1. Yes, you certainly need to directly link with the title. However, your KQ may link to your definitions of passive observation and active experiment, or aspects of your definition.

      1. Thank you so much!
        I have some other questions:1) when the question says ‘…humankind can produce knowledge’, does it mean knowledge is created rather than discovered?2)Is it a good idea for me explain how passive observation and active experiment produce knowledge in two paragraphs and give counterclaims separately? 3) if I want to mention other ways of producing knowledge, should I do it in counterclaims or give a new paragraph?

        sorry for the inconvenience! Thanks again!

  9. Hi Ivy,

    in reply to your questions:
    1) whether knowledge is created or discovered is one of the key issues in the question which you may want to explore.

    2) It is probably best to separate the claims and counterclaims, however this very much depends upon the overall structure of your essay. Your ToK teacher can help you with the overall structure.

    3) If alternative ways of producing knowledge is one of your counterclaims then it requires appropriate treatment. Whether this is in a separate paragraph depends upon the structure of your essay. Your ToK teacher ca help you with the overall structure.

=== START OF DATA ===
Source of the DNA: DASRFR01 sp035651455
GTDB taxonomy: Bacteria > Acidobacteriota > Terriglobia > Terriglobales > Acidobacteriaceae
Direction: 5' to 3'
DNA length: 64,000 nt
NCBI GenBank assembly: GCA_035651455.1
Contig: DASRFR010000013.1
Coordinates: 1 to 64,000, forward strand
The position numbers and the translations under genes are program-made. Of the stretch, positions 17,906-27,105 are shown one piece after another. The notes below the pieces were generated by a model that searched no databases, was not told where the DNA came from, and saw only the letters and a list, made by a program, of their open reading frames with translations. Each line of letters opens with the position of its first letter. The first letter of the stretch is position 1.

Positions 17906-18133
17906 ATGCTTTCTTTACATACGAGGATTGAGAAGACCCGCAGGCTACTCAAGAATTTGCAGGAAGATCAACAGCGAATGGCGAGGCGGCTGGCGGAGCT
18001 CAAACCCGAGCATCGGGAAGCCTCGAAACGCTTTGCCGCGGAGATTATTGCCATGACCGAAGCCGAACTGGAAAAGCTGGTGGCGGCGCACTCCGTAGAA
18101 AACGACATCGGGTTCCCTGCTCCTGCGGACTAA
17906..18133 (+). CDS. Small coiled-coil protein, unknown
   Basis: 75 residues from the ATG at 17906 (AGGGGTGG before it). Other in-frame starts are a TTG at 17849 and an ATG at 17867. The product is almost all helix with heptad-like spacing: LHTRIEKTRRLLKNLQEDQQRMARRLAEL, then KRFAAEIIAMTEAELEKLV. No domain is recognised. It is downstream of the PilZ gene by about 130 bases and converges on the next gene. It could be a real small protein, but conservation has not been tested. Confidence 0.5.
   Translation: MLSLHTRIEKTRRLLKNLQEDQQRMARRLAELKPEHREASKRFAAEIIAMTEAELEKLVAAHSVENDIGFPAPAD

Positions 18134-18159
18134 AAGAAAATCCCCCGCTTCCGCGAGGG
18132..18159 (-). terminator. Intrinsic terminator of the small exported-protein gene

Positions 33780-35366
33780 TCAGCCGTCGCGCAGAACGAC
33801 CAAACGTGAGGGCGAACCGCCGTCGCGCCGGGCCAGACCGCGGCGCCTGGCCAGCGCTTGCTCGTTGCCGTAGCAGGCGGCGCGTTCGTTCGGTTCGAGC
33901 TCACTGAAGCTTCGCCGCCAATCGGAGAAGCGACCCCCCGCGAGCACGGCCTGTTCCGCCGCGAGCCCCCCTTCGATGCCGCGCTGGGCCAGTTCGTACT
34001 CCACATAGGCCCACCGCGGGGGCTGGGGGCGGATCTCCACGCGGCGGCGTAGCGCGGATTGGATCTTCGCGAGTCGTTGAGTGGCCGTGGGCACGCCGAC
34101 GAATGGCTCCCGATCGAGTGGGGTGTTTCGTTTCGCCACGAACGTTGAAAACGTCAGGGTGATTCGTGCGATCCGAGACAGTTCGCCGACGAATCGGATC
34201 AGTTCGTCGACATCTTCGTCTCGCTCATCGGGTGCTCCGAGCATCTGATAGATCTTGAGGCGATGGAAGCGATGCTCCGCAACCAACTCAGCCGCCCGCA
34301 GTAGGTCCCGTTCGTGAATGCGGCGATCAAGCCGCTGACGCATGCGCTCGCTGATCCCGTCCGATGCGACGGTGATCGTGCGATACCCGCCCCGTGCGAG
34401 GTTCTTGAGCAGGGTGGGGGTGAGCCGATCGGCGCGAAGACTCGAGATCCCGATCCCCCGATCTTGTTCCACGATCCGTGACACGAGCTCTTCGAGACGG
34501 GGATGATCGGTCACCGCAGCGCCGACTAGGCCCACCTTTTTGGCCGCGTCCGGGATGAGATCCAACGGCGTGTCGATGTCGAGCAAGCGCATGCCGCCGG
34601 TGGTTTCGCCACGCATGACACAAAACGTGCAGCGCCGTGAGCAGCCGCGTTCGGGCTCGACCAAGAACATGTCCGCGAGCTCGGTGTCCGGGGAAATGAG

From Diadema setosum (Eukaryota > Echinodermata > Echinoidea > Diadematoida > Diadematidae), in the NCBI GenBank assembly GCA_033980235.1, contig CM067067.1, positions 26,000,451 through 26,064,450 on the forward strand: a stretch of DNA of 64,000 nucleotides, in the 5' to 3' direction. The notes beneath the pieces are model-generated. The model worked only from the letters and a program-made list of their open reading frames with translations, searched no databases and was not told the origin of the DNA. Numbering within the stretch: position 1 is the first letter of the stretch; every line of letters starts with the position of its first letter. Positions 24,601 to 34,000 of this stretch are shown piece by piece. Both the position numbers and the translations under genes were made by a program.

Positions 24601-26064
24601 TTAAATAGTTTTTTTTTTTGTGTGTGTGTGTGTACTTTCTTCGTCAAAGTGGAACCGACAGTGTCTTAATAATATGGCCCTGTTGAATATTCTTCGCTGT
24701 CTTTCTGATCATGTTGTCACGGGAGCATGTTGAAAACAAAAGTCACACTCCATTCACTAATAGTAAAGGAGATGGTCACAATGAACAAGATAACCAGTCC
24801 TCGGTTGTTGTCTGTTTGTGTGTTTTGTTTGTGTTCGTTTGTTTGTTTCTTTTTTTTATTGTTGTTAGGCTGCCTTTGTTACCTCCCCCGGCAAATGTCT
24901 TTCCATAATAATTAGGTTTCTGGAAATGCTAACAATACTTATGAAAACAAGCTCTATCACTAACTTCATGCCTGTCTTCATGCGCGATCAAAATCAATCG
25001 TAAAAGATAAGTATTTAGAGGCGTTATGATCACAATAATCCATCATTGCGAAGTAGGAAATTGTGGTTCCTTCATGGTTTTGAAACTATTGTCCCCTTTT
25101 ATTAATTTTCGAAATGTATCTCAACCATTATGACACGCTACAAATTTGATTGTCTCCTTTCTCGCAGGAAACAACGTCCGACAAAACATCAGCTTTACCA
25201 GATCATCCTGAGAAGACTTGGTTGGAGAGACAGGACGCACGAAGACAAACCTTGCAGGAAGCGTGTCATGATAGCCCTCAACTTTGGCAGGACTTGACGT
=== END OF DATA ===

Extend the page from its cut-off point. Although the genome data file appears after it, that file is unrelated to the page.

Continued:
10. Hi Daniel,

    First off, thank you for providing such an awesome service free to be viewed by everyone! Hard to find such things on the internet these days…

    Anyway. I read another guide to this question, and it suggested that the way the question is phrased suggests that we consider “passive observation” and “active experiment” as one entity; essentially, according to the guide, the question asks to what extent knowledge gained by humankind is “empirical”, if you will, knowledge.
    Is it ok for me to define the two together as empirical knowledge, and then propose a comparison of empirical knowledge obtainment vs. other forms (faith, intuition, inductive and deductive reasoning, arts, emotions)?
    Also, since passive observation is described as “observing a phenomenon without the knower having any influence on it”, would referencing the Heisenberg principle be relevant? What effect would that have on my thesis?

    Thanks in advance,
    Max

    1. There’s lots of great thinking here. It all comes down to how you define knowledge, production and empirical – I think that you are well on your way to writing a great essay !